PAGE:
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Science

Submission + - Matter-antimatter bias seen in Fermilab collisions (nytimes.com)

ubermiester writes: The NYTimes is reporting that scientists Fermilab have found evidence of a very small (about 1%) average difference between the amount of matter/anti-matter produced in a series of particle collisions. FTA: "[T]he team, known as the DZero collaboration, found that the fireballs produced pairs of the particles known as muons, which are sort of fat electrons, slightly more often than they produced pairs of anti-muons. So the miniature universe inside the accelerator went from being neutral to being about 1 percent more matter than antimatter." This offers a possible explanation for why there is so much more matter than anti-matter in the universe in spite of "Big Bang" theory suggesting that there should be equal amounts of both. (Here's a PDF version of the paper.)
Biotech

How Norway Fought Staph Infections 595

eldavojohn writes "Studies are showing that Norway's dirtiest hospitals are actually cleaner than most other countries', and the reason for this is that Norwegians stopped taking antibiotics. A number of factors like paid sick leave and now restrictions on advertising for drugs make Norway an anomaly when it comes to diseases like Methicillin-resistant Staphylococcus aureus (MRSA). A Norwegian doctor explains, 'We don't throw antibiotics at every person with a fever. We tell them to hang on, wait and see, and we give them a Tylenol to feel better.' Norway is the most MRSA free country in the world. In a country like Japan, where 17,000 die from MRSA every year, 'doctors overprescribe antibiotics because they are given financial incentives to push drugs on patients.'"
Space

Submission + - Solving the Mystery of Cosmic Rays' Origins (spacefellowship.com)

Matt_dk writes: Nearly 100 years ago, scientists detected the first signs of cosmic rays — subatomic particles (mostly protons) that zip through space at nearly the speed of light. The most energetic cosmic rays hit with the punch of a 98-mph fastball, even though they are smaller than an atom. Astronomers questioned what natural force could accelerate particles to such a speed. New evidence from the VERITAS telescope array shows that cosmic rays likely are powered by exploding stars and stellar “winds.”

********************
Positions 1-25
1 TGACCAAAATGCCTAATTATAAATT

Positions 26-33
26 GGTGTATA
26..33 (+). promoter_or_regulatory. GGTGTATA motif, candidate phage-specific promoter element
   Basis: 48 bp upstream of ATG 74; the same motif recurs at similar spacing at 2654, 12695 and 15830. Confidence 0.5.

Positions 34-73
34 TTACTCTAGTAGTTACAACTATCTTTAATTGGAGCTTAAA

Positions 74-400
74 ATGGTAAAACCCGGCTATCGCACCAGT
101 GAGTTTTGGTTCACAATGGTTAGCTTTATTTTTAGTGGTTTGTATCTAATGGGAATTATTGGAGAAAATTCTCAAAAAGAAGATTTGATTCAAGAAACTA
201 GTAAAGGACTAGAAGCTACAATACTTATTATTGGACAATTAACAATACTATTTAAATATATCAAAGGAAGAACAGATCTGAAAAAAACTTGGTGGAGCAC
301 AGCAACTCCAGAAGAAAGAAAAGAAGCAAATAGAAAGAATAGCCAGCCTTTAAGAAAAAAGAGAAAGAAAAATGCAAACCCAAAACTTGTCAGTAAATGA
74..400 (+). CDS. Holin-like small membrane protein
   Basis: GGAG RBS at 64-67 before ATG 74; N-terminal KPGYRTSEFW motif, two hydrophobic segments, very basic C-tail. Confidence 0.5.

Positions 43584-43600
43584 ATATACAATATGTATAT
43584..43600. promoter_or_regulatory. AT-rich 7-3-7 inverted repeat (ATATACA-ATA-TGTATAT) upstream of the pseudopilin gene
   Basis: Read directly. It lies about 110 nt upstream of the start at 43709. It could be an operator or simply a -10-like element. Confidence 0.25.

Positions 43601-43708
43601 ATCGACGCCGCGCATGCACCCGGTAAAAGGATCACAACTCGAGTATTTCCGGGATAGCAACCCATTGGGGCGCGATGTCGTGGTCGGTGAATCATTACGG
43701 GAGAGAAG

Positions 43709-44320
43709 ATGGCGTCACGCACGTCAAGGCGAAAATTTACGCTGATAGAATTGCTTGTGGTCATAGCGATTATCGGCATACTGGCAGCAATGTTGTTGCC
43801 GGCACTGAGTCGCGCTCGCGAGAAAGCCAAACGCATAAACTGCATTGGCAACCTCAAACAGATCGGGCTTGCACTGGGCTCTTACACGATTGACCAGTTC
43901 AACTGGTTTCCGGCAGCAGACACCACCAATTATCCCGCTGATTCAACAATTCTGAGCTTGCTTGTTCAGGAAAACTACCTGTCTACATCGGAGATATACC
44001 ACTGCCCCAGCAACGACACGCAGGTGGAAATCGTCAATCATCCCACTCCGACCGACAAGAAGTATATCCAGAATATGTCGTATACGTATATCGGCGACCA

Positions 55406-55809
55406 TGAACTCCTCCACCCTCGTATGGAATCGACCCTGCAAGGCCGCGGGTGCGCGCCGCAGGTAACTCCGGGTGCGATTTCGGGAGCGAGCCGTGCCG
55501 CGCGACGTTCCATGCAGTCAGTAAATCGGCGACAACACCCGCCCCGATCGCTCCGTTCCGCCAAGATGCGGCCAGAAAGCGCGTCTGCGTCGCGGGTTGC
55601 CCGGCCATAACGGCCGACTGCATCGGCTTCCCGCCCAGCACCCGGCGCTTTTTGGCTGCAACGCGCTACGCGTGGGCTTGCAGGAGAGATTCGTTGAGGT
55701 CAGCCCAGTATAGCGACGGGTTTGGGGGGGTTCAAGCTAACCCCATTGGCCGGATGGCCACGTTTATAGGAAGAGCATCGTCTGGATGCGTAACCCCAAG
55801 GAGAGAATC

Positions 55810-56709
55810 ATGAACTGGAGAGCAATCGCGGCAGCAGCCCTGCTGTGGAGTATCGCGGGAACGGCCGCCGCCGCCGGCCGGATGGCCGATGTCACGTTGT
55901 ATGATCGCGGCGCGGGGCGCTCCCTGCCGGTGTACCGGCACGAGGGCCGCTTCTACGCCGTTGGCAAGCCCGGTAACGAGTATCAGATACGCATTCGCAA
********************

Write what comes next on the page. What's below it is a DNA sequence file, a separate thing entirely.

Censorship

Submission + - Warner Music Forces Lessig Presentation Offline

An anonymous reader writes: Larry Lessig, known (hopefully) to everyone around here as a defender of all things having to do with consumer rights and fair use rights when it comes to copyright, is now on the receiving end of a DMCA takedown notice from Warner Music, who apparently claimed that one of Lessig's famous presentations violated on their copyright. Lessig has said that he's absolutely planning on fighting this, and has asked someone to send Warner Music a copy of US copyright law that deals with "fair use."
Editorial

Submission + - Bob McDonald makes a case for small nuclear plants (www.cbc.ca)

Socguy writes: "Bob McDonald, host of Quirks and Quarks, makes a case for Small-Nuclear power plants as part of the energy mix that will power our future. A particular system mentioned is the Toshiba 4S, a desk sized power plant. The 4S is theoretically designed to operate for 30 years without refueling.

http://www.cbc.ca/technology/quirks-blog/2007/10/nuke_necessity_think_small.html"

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